Opinion: Endeavor Keeping the UFC from Reaching New Heights

By Patrick Auger Feb 21, 2020
Editor’s note: The views and opinions expressed below are those of the author and do not necessarily reflect the views of Sherdog.com, its affiliates and sponsors or its parent company, Evolve Media.

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The New York Post on Feb. 13 reported that the Ultimate Fighting Championship had paid out a whopping $300 million dividend to investors, including actors such as Charlize Theron, Ben Affleck and Mark Wahlberg and superstar athletes like Venus and Serena Williams. Half of the dividend went to Endeavor itself, and minority shareholding companies Silverlake and KKR also received a cut of the payout. As noted in the report, this is the first time the UFC has issued a dividend payment since Endeavor bought a majority stake in the company back in 2016.

Despite many pundits and fans’ reaction at the massive size of the remittance, this isn’t the first time the promotion has paid out such a substantial sum to investors. The company back in 2009 paid out an even bigger dividend to the tune of $305 million to various owners of the organization. In 2007, Zuffa reportedly used around $200 million of a $325 million loan from Deutsche Bank to pay a special dividend to UFC President Dana White and majority owners Lorenzo and Frank Fertitta; and by 2012, it had used nearly $270 million of the $485 million in loans it had acquired to pay out various stakeholders.

The big difference between those payouts, however, is where the money was flowing. While dividends from the UFC under Zuffa went to major players and owners, most likely as a bonus for how well they had led the company, the promotion’s most recent distributions may have been sent to Endeavor as much-needed aid. In September, the talent media conglomerate pulled its initial public offering just hours before it was set to hit the market after Wall Street made it clear that it did not have an appetite for another IPO that lacked enticing financials. Although Endeavor’s revenue is certainly nothing to discount, the organization has around $5 billion of debt on its books, making it a risky option for any investor looking to jump in. The organization had originally planned to raise around $600 million from the offering, presumably using some of the money to pay down its outstanding liabilities, but after losing out on the fundraising, it may have found itself reaching some of the limits of its loans’ debt covenants.

While Endeavor President Mark Shapiro has stated that the $300 million payout from its subsidiary had nothing to do with the talent agency’s failed IPO, according to the New York Post’s sources, that’s not the case. The organization has apparently been swapping cash bonuses with stock options for its talent agents in recent years, and those agents were expecting to have the option to sell those shares once the company went public. This has led to discontent among Endeavor’s workforce, and Shapiro has even admitted that part of the money the company receives from the UFC dividend will be used to satisfy disgruntled employees in the form of a stock buyback program. Shapiro has also mentioned that a portion of the payout will be used for acquisitions—something the conglomerate would be unlikely to finance with debt, given the amount it has already borrowed.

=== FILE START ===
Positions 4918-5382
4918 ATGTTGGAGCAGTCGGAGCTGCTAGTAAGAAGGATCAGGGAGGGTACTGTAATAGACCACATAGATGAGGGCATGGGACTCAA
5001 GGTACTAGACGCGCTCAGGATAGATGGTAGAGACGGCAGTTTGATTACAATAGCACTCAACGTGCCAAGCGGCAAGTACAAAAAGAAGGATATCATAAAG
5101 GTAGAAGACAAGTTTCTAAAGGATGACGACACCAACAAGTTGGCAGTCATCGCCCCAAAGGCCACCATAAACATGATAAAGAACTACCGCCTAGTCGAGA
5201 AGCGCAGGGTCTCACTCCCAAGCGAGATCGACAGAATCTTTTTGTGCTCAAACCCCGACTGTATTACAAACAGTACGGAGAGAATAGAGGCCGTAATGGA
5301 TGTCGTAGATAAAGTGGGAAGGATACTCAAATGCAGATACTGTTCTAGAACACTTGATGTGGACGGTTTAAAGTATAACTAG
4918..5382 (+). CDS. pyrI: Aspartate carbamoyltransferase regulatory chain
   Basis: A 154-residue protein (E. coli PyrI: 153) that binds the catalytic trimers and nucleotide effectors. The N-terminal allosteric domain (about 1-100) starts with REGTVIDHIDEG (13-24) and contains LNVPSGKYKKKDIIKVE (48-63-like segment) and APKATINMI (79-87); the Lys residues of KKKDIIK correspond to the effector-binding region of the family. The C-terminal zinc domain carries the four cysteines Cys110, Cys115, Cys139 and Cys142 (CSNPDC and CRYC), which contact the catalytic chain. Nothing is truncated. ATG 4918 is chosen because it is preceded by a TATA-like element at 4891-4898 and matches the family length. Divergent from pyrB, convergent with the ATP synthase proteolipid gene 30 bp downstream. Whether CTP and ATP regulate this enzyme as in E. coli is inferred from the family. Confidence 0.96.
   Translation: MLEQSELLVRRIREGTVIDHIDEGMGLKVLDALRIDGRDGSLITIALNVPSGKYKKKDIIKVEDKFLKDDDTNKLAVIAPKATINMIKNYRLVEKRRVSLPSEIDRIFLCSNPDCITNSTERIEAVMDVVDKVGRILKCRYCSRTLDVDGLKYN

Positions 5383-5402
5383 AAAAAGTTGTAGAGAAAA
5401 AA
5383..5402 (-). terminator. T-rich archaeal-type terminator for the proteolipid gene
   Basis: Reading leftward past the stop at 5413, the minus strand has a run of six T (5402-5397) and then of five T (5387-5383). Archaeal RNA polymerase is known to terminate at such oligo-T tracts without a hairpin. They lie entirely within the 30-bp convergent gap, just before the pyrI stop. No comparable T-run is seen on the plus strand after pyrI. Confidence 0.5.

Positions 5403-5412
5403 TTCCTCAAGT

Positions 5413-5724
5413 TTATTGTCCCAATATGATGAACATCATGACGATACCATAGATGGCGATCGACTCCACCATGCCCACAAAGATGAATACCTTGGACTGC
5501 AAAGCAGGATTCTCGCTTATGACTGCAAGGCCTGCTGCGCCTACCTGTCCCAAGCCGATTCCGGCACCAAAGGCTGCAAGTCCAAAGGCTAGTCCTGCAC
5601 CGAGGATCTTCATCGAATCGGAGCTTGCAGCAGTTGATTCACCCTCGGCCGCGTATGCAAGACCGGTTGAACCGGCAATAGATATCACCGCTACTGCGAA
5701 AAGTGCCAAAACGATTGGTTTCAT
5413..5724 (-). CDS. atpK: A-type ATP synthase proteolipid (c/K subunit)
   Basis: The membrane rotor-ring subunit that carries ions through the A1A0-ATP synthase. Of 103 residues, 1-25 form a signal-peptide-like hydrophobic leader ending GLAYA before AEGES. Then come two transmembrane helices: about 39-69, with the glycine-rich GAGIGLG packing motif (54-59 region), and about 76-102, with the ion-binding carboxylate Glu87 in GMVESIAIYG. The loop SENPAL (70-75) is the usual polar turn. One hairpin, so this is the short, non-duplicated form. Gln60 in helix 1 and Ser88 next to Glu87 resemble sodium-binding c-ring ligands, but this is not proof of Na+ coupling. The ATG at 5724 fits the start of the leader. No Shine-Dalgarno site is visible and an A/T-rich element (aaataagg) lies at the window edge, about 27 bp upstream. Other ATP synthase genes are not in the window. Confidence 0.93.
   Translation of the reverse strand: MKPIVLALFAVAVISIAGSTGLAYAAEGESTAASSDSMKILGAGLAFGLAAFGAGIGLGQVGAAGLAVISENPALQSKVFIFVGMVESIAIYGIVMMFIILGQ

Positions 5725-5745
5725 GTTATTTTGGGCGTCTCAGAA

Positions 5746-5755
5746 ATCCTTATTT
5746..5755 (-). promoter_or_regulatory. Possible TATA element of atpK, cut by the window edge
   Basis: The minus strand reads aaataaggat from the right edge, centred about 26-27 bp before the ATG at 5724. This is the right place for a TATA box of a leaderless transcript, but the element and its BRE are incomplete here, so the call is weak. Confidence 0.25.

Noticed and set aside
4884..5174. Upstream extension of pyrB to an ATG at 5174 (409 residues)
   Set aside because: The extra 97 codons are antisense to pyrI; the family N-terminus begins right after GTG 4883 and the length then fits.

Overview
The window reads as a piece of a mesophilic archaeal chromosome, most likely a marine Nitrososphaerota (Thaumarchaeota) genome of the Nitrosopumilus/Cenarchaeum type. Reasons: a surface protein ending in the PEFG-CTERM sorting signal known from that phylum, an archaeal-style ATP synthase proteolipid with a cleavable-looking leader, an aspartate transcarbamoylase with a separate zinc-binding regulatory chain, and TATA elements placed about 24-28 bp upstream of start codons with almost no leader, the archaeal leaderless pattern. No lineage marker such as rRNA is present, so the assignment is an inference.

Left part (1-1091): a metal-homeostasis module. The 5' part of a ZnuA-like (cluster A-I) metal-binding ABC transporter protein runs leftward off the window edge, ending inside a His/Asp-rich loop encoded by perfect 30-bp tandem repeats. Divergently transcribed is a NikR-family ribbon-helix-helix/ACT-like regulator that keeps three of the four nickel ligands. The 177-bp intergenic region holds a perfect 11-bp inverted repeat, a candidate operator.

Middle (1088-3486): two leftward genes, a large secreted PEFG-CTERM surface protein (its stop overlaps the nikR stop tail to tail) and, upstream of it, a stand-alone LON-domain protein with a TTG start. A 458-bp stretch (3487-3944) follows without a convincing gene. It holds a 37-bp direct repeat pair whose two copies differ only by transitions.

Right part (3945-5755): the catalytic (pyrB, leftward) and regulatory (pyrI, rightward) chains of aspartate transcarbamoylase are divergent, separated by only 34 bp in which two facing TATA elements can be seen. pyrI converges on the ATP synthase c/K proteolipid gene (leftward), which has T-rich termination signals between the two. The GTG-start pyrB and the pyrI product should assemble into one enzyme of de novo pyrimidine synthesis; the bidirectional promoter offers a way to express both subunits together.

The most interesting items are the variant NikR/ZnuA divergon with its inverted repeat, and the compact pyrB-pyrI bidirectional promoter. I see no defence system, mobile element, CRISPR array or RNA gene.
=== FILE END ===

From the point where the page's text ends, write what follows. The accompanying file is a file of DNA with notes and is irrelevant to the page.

Whether you believe Shapiro or not, it’s difficult to imagine a world where Endeavor doesn’t use the UFC as a lifeline, at least in the short-term. In WME-IMG’s ever-growing portfolio of businesses, the MMA promotion has proven to be the crown jewel, yielding increasing revenue while implementing effective cost-cutting measures over the last several years. Unless Endeavor can find another way to get rid of some of the enormous debt it has accrued, the organization will need the UFC’s profits to help keep it afloat in the company’s quest to one day go public.

That quest could have serious ramifications for the UFC. As it stands, fighter costs are reportedly less than 16 percent of the promotion’s revenue—far less than the 40-50 percent found in other sports leagues and MMA organizations—and athletes under contract with the company have launched a class-action lawsuit claiming violation of United States antitrust law. Should that litigation not go the way UFC hopes, the promotion may have to pay out a substantial amount of damages or take a big hit in revenue from restructuring fighter contracts. If Endeavor takes the majority of the UFC’s profits for its own difficulties without leaving the promotion a reserve to pay such issues, the MMA behemoth could find itself in a bad situation.

Endeavor’s failed IPO also means that a separate public offering for the UFC is now highly unlikely. Documents filed in anticipation of Endeavor going public revealed that there was a real possibility of the promotion having its own IPO, especially after 2022. Given that the UFC is now arguably the most critical piece to Endeavor keeping its head above water, there is little chance that the talent agency would risk spinning off the promotion until it turned things around.

Any way you look at it, there is no denying that the UFC and Endeavor are tied at the hip for the foreseeable future. With more guaranteed revenue coming into the UFC than ever before, Endeavor can rest assured that it has a rainy-day fund in the MMA organization, even if the company would rather not have to use it. As both firms continue to look for new ways to increase profit and grow, the next few years will be pivotal for the UFC-Endeavor partnership, but if it comes down to a win-lose situation between the companies, the winner is clear. The UFC is a subsidiary for a reason. Advertisement

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